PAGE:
The Canadian Ambassador to Zimbabwe, Christina Buchan, has expressed concern over the attacks on journalists in Zimbabwe.
Ambassador Buchan noted that media workers continued to face violations, despite them being declared essential workers during the COVID-19 induced lockdowns. She said:
Journalists, even though they were considered essential workers during the pandemic continued to face detention and arrest.
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There have also been concerns on proposed laws such as the Cybersecurity and Data Protection Bill, with some human rights activists fearing that the Bill contains some provisions that will obstruct the role of the media in the fight against corruption.
There is also a trend toward increased restrictions on free expression online, resulting from measures taken by some governments to censor or control digital technologies.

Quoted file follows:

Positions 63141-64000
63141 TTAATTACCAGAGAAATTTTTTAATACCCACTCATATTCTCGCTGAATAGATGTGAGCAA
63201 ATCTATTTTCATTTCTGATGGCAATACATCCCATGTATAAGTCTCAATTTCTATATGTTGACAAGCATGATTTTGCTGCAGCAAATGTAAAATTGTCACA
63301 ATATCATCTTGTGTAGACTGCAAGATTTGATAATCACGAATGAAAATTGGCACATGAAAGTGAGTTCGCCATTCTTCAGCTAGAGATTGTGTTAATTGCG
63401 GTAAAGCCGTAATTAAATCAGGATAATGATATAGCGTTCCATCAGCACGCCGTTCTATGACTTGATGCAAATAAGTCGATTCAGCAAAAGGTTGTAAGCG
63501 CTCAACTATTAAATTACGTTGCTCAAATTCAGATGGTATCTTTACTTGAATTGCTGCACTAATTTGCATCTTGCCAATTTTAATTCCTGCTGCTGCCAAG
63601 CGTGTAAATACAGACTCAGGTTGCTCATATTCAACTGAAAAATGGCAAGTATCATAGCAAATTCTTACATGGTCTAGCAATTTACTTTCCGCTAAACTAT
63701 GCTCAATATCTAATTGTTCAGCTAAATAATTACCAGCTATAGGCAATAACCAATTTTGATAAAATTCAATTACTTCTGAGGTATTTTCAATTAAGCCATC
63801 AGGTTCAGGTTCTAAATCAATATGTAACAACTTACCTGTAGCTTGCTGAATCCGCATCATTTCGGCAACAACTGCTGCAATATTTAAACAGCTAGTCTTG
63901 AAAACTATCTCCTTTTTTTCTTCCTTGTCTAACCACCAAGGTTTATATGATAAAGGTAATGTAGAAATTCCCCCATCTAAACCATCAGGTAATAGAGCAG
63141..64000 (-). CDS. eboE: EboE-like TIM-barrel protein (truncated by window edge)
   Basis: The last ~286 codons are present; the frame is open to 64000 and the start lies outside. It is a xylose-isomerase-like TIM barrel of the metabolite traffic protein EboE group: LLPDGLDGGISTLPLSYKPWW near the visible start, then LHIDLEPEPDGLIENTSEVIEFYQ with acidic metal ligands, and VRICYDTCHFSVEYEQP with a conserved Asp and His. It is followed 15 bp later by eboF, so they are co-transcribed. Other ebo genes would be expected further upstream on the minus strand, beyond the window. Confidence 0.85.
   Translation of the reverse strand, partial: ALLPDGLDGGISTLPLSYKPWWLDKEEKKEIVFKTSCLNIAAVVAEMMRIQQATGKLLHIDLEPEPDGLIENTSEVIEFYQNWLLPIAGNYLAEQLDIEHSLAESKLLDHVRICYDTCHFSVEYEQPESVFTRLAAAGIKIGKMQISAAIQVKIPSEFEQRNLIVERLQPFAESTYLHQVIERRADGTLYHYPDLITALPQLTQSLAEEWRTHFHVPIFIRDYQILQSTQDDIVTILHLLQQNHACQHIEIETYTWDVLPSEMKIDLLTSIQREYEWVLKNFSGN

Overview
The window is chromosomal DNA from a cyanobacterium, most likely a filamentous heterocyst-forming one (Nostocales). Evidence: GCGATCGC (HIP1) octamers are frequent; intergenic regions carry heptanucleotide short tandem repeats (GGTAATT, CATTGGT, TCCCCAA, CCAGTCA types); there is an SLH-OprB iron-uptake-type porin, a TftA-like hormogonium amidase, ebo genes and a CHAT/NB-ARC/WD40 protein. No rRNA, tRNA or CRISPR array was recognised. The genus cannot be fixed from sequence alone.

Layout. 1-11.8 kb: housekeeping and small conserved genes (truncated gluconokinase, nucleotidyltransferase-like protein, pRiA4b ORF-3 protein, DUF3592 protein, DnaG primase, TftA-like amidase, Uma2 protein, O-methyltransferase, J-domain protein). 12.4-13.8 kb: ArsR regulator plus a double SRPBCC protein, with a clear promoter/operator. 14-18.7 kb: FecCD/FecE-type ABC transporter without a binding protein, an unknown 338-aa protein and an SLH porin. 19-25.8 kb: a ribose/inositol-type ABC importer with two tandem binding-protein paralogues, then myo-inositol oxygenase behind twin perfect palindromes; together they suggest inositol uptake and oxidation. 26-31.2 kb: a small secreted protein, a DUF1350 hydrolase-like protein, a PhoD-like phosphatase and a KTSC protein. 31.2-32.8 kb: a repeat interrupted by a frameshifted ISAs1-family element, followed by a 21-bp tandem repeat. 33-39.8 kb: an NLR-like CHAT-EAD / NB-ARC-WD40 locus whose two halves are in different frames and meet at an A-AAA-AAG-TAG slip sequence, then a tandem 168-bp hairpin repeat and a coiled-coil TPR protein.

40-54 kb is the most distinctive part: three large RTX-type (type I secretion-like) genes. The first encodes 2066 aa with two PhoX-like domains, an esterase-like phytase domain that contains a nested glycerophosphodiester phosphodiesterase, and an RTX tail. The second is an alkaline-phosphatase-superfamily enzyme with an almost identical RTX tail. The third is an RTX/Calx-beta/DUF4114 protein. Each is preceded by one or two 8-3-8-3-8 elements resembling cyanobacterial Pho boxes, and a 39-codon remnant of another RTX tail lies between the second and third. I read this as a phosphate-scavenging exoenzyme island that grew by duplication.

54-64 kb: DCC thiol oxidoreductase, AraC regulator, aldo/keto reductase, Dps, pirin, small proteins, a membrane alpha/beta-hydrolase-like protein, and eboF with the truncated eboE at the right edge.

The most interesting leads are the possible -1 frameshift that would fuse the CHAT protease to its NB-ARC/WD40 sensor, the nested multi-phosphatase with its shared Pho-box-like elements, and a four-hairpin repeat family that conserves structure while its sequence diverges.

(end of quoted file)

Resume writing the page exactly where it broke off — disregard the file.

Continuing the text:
Ambassador Buchan made the remarks at a World Press Freedom Day roundtable meeting held at the Canadian ambassador’s residence last Friday.
The roundtable meeting was organised jointly by the Canadian embassy and MISA Zimbabwe.
Participants to the roundtable were drawn from the media, CSOs, legal fraternity and the Zimbabwe Media Commission.
In 2021, MISA Zimbabwe recorded at least 52 journalists that had either been harassed, intimidated, assaulted or jailed.
Meanwhile, Ambassador Buchan noted that there had been some progress though in terms of the regulatory framework, particularly the repeal of the Access to Information and Protection of Privacy Act (AIPPA) and the enactment of the Freedom of Information Act in 2020.